Fresh fish in Essex: 3 top seafood producers

PUBLISHED: 16:42 27 June 2018 | UPDATED: 16:50 27 June 2018

Fishing Boats at Leigh-on-Sea (c) Garry Knight, Flickr

Fishing Boats at Leigh-on-Sea (c) Garry Knight, Flickr

Copyright (c) Garry Knight

Our county’s fabulous seafood produce is recognised both nationally and internationally, but there is a lot of hard work behind the scenes | Words: Stephanie Mackentyre

1) Caroline Haward, The Company Shed, Mersea Island

Fish isn’t only for Fridays. In fact, it can play an important part of a balanced diet as a regular feature at the dinner table. Did you know fish is loaded with important nutrients, including vital protein and vitamin D?

Fish is also the very best source of omega-3 fatty acids, which are incredibly important for your body and brain development. And of course, with huge swathes of our county flanked by tidal water, our seafood outlets are busier than ever.

The Company Shed is famous for it’s no nonsense approach to seafood. Trading for more than 30 years, it still maintains that appeal for keeping things simple. Run for many years by Heather Haward, her daughter Caroline has now taken over the reins. Father Richard Haward is a 7th generation oysterman and is passionate about Mersea Island oysters.

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These days he stays based on shore while Caroline’s brother Bram goes out on the boat to land the oysters, but Richard, who turns 73 next month, still keeps a watchful eye on the business from the water’s edge.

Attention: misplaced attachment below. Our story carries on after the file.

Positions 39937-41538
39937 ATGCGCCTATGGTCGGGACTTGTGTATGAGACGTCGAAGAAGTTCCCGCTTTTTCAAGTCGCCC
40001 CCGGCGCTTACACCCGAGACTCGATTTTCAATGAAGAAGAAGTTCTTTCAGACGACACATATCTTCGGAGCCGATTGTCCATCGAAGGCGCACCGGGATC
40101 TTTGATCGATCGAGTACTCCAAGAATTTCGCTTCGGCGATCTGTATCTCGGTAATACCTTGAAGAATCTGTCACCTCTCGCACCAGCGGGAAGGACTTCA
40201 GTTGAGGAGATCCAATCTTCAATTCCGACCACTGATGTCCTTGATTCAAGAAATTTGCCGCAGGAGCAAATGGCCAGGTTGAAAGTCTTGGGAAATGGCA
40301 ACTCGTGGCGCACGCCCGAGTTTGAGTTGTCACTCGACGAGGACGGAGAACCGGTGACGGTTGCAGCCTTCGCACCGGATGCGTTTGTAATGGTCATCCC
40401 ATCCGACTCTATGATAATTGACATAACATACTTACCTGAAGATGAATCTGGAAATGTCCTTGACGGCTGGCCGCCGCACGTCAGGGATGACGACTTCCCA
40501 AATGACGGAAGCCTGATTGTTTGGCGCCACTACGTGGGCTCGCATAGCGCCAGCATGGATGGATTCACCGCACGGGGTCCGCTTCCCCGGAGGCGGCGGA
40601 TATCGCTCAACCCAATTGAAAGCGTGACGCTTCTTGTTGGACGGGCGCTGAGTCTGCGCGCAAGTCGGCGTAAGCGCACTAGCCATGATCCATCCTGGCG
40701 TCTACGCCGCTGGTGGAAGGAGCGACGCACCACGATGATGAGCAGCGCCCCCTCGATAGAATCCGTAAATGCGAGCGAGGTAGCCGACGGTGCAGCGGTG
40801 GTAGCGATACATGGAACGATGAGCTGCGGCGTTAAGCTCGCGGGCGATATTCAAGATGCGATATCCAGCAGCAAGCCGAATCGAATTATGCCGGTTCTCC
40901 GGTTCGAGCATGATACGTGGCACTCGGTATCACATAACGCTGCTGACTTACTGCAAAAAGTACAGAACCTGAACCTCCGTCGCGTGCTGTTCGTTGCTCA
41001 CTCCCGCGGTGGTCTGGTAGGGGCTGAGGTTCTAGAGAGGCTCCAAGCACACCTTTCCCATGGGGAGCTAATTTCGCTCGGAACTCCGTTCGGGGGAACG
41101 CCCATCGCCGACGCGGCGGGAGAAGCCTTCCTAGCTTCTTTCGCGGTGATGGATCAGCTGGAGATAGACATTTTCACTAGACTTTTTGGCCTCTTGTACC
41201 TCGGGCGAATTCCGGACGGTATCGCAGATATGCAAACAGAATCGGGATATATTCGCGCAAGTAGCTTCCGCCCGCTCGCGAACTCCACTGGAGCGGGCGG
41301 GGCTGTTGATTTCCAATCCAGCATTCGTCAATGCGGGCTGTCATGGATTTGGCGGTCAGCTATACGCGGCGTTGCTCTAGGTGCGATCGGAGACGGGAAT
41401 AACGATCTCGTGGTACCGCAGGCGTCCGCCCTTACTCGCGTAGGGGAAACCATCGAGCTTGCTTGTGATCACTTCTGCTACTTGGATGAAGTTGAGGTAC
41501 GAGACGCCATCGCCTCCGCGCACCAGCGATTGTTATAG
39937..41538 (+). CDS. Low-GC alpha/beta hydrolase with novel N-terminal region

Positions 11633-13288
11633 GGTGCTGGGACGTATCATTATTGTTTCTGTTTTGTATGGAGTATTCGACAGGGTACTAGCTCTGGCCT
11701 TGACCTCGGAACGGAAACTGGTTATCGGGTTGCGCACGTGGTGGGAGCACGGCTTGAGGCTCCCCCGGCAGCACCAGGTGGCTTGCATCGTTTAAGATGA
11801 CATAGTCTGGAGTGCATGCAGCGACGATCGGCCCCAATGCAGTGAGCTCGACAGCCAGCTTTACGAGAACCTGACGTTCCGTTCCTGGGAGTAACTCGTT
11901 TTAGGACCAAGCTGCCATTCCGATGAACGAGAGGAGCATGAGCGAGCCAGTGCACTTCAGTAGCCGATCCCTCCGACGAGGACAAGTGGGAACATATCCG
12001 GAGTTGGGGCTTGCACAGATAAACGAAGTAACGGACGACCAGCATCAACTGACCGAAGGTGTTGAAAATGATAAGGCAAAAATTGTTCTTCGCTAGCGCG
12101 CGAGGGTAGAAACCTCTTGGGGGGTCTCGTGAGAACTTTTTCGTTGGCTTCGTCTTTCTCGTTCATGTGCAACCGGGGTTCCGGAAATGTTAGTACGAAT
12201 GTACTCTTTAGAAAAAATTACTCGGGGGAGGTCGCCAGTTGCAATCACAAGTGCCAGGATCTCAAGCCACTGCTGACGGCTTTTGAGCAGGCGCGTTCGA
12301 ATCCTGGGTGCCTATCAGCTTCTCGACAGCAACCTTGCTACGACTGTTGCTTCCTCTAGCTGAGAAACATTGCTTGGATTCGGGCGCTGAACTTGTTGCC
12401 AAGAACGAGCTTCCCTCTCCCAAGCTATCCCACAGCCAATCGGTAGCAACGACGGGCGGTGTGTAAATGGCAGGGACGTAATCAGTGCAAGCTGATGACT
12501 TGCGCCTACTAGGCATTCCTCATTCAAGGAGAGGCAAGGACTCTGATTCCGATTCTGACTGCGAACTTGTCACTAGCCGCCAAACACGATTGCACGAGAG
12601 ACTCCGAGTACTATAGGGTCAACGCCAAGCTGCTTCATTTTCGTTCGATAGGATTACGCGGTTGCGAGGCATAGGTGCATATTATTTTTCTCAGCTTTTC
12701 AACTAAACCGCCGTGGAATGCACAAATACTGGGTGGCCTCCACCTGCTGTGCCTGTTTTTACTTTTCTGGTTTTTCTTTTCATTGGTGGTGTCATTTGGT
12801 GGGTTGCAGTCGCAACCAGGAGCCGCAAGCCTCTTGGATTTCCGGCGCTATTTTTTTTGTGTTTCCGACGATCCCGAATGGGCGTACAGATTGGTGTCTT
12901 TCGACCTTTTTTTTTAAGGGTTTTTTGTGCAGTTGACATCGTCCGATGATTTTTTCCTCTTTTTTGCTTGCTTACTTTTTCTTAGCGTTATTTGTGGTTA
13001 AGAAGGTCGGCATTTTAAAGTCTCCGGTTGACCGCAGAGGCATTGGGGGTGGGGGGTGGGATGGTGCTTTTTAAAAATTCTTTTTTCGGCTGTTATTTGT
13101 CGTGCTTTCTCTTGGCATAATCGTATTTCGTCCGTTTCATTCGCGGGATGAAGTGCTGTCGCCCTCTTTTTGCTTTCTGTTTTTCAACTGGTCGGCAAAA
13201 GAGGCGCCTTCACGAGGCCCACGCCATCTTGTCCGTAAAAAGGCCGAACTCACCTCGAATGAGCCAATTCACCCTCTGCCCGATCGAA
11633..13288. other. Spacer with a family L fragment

Dredged from the River Blackwater, the oysters are laid on his oyster beds where they are given time to fatten, strengthen and take in the rich nutrients from the surrounding marshland.

There’s a choice of two types of oyster: the Colchester Native (Ostrea Edulis) which are harvested from September through to May and are a flat, round oyster, and Wild Rock oysters (Crassostrea Gigas) which look, as the name suggests, like a rock and which are available all year round.

Mum Heather is now, after a brief period of retirement, back running the family’s third business, Mehalas Seafood & Game restaurant, also on Mersea Island. However, it’s ‘The Shed’ with its minimal and simplistic approach which has the tourists [and locals] flocking – so much so you can’t book!

Guests are encouraged to bring their own bread and wine, although they do serve some local beverages. You then enjoy fabulous seafood platters and more to eat-in or take-away.

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2) Steve Ellis, V Mattacks, Leigh on Sea

Business is booming for one fishmonger who now has the best fish finding their way to his doorstep. Steve Ellis runs V Mattacks and has spent three decades cultivating relationships with the country’s best fishermen.

“I’ve been in the trade for 36 years starting as a YTS trainee,” says Steve.

“It’s in my blood, as my great granddad Ernest Young was a fish, meat and veg grocers and my dad’s cousin was a professional fisherman.”

Leigh on sea cockle beach

Steve’s fishmongers, V Mattacks, has been on Elm Road in Leigh on Sea for over a century. Selling fresh fish from all over the UK, Steve takes daily deliveries of cod, plaice, hake, haddock, Dover and Torbay sole, skate, rock salmon and rock eel, conger eel, monk fish, wild halibut, turbot, gurnards, whiting and dabs, plus tuna loin and swordfish steaks too.

“Our selection goes beyond your ordinary salmon or mackerel. Our daily catch means all sorts of unique and unusual fish find their way to our shelves. We also have some from a local fisherman, Michael Middle. It’s very seasonal, so this month we should have some local Dover sole and skate in from him.